We begin with comments about Sunday's high-risk general elections in Turkey with some analysts expecting President Recep Tayyip Erdogan to be pushed to a second round on July 8, with the possibility of his ruling party losing its majority in parliament.
But economists are now sounding the alarm bells, saying that while state-pumped money contributed in the economy's growth rate, Erdogan neglected other key things like inflation running at 12 percent and the devaluating currency as well as overheating.
According to the left-leaning Libé, while everyone believed Erdogan had become untouchable due to his iron-fisted grip over his country and the fascination the Turks had for him, hungry mouths have no ears and that could swing the vote and the result of the polls, he were was expected to win by a landslide.
Liberation argues that by getting used to throwing his countrymen in prison, fanning populism and nationalism, exacerbating religious sentiments, weaving dangerous liaisons and insulting his western allies, Erdogan ended up chasing away investors.
Le Figaro agrees asserting that even if Erdogan's reputation as the architect of a new Turkey remains likeable to his rock solid electorate, the growing rejection of the system he perpetrated and the economic downturn has facilitated the forming of an opposition alliance against him.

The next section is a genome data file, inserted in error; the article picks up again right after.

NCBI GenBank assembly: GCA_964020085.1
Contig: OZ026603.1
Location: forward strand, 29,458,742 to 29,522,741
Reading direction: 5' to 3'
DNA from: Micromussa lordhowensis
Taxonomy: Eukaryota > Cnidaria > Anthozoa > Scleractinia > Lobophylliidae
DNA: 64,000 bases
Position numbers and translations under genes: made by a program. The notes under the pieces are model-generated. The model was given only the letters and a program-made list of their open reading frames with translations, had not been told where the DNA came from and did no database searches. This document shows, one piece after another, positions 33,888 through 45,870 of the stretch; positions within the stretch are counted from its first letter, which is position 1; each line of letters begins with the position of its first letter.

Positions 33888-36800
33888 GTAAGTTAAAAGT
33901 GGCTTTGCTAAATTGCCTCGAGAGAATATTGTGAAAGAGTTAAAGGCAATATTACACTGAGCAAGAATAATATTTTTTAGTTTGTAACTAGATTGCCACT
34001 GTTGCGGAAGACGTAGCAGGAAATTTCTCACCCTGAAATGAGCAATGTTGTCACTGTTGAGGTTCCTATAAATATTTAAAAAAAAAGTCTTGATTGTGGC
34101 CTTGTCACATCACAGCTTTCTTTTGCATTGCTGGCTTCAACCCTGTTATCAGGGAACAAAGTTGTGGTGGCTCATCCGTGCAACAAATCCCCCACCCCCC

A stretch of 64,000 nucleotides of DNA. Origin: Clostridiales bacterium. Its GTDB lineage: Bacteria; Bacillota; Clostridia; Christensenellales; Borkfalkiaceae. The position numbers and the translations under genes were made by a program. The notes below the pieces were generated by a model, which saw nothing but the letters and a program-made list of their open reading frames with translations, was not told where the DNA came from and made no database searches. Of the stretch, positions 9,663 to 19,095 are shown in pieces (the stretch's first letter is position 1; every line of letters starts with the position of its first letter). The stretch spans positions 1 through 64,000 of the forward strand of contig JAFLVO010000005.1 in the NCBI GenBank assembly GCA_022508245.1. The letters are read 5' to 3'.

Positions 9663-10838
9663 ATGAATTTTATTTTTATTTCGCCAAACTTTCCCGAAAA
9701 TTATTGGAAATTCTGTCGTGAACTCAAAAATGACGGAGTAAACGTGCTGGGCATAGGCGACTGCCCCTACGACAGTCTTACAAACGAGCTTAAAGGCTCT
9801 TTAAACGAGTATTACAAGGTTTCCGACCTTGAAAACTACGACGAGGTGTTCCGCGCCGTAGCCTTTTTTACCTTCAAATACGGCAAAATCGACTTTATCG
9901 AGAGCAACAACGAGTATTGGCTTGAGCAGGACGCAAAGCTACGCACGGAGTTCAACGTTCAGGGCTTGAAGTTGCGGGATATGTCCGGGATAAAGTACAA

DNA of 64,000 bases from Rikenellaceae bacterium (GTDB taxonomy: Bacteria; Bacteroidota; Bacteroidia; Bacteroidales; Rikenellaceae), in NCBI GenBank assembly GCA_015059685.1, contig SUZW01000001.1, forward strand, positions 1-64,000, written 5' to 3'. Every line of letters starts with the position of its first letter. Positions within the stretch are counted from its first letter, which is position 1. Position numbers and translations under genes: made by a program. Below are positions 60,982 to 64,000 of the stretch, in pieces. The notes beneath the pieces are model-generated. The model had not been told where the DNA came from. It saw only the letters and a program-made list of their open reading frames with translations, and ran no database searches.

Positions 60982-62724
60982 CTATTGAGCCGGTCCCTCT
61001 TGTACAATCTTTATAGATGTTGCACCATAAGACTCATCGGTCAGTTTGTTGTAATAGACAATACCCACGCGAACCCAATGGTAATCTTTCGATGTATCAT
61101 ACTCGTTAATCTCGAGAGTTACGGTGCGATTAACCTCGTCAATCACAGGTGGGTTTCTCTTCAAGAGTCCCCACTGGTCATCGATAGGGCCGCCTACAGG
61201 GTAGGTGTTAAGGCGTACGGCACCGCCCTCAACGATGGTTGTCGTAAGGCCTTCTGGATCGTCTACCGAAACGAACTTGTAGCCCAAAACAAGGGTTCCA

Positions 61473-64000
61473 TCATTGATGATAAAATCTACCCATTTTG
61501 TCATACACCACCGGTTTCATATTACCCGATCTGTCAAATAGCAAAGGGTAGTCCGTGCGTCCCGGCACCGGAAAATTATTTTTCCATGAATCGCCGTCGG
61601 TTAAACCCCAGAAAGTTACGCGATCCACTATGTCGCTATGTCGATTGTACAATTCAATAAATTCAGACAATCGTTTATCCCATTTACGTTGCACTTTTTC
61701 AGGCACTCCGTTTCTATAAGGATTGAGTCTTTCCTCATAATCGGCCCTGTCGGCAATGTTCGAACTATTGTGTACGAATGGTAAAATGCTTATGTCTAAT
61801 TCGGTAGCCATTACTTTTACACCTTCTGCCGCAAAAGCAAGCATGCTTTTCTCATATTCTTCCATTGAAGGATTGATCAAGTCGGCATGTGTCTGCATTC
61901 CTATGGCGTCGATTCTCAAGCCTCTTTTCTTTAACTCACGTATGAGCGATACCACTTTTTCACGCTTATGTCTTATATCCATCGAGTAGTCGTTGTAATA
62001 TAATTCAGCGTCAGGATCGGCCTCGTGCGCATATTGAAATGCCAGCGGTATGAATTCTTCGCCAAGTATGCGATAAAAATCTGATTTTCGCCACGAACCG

Le Monde welcomes the good news from Greece, after Athens struck a deal on debt relief with its European creditors which heralds the end of the eight-year bailout effort which followed the 2010 financial crisis.
The fresh deal which lets Athens to exit from its bailout program in August this year, allows Greece to put off the repayment of nearly 100 billion euros of debt by a decade. That's equivalent to 40 percent of the debt which it owes the Eurozone. This is only part of the nearly 280 billion euros that Athens has received in funds.
Le Monde says at these times when new Italian dark clouds gather over Europe's economy, struggling with a migratory crisis which threatens its unity, it was time to close the Greek chapter.
Regarding the migrants crisis, La Montagne criticizes populist governments across Europe which pretend to be the only ones capable of understanding the fears of the people.
The publication argues that they are doing that simply it is simply because it's the essence of their business to blame migrants for everything going wrong in Europe, from unemployment to delinquency.
For La Montagne, it is clear that migrants are not responsible for the de-vitalization of western democracies, cultivated to sway public opinion at the real risk of losing its soul.